I am quite pleased at the positive response to the GLOW series on Netflix, particularly that from viewers who have clearly never watched professional wrestling before! This confirms something I have always believed—that many more people would enjoy watching wrestling if they gave it the same chance that they did their favorite TV shows or films!
Pro wrestling is about getting its fans invested in the various personas and the stories they tell in the ring with a cathartic emotional response being the goal. None of this is lost on GLOW; I found it very interesting to note just how much it resembled classic wrestling television! Do you remember when Debbie Eagan stormed into the GLOW training facility and attacked Ruth Wilder in the ring? This scene is Pro Wrestling 101, folks! Debbie was the classic fired-up babyface who had been done wrong and was about to dole out the ass-kicking of a lifetime. Ruth was the chickenshit heel begging for her life after sleeping with her best friend’s husband. Their conflict was the main event feud that kept you watching while other sub-plots unfolded much like a wrestling promotion’s mid-card. Everyone had their motivations for success and you liked and/or disliked them based on how they presented themselves. Getting in the ring is the payoff; can they back up their claims by putting their words into action?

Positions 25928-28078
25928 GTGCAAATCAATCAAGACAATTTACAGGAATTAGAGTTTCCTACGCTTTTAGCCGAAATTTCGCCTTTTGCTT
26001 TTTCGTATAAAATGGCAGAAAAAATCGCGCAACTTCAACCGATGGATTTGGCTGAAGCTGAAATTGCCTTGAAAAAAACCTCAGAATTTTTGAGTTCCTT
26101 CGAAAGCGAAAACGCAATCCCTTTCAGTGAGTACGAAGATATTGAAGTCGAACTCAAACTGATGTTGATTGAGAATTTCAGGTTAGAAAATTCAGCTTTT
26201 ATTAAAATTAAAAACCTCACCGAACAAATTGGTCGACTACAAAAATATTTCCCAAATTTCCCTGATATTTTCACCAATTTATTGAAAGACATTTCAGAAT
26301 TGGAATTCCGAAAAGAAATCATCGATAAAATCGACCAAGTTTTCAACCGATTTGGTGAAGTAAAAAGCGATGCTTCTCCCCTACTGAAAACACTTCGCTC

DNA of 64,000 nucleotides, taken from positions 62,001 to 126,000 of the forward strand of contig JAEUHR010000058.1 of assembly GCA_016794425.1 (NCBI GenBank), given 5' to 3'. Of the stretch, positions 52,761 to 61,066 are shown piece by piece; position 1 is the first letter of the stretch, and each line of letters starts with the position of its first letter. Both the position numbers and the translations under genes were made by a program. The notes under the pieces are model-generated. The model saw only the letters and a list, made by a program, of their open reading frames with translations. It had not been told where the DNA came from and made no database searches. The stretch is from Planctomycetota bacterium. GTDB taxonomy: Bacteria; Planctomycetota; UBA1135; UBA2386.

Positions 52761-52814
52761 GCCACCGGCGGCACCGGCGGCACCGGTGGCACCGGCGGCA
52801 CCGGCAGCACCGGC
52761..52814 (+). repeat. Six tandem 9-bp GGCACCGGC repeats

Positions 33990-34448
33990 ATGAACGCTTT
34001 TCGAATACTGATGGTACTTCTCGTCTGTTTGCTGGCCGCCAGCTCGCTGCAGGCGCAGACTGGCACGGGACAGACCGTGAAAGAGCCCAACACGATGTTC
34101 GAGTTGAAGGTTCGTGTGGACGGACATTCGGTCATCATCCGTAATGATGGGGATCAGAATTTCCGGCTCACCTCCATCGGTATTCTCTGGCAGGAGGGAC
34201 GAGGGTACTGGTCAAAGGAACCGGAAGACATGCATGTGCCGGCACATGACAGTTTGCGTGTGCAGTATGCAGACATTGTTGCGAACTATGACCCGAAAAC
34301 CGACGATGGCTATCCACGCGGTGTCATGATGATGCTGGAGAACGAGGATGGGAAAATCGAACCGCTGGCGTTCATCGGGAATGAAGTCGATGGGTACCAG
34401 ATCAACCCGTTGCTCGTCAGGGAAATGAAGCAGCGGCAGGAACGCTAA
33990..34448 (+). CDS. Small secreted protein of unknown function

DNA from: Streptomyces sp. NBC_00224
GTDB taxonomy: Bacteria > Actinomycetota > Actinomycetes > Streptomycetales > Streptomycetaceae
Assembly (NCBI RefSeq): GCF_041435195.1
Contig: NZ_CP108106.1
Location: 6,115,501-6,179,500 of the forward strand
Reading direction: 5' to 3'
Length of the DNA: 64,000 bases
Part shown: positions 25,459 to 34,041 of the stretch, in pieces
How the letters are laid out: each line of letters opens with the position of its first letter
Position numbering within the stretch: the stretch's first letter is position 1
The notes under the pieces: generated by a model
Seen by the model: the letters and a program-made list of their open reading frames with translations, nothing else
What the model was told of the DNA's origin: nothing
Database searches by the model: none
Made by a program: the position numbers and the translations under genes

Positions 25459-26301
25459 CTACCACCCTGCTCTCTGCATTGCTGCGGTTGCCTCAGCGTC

GLOW is a great series that understands pro wrestling and respects it more than I remember from the original promotion years ago. I’ve watched the first season from start to finish several times and can safely that that if you enjoy GLOW, you are capable of enjoying professional wrestling! Nice to see actual wrestlers sprinkled throughout the cast as well, including Kia Stevens (aka Tammé “Welfare Queen” Dawson) who wrestled as Awesome Kong in TNA and Kharma in WWE.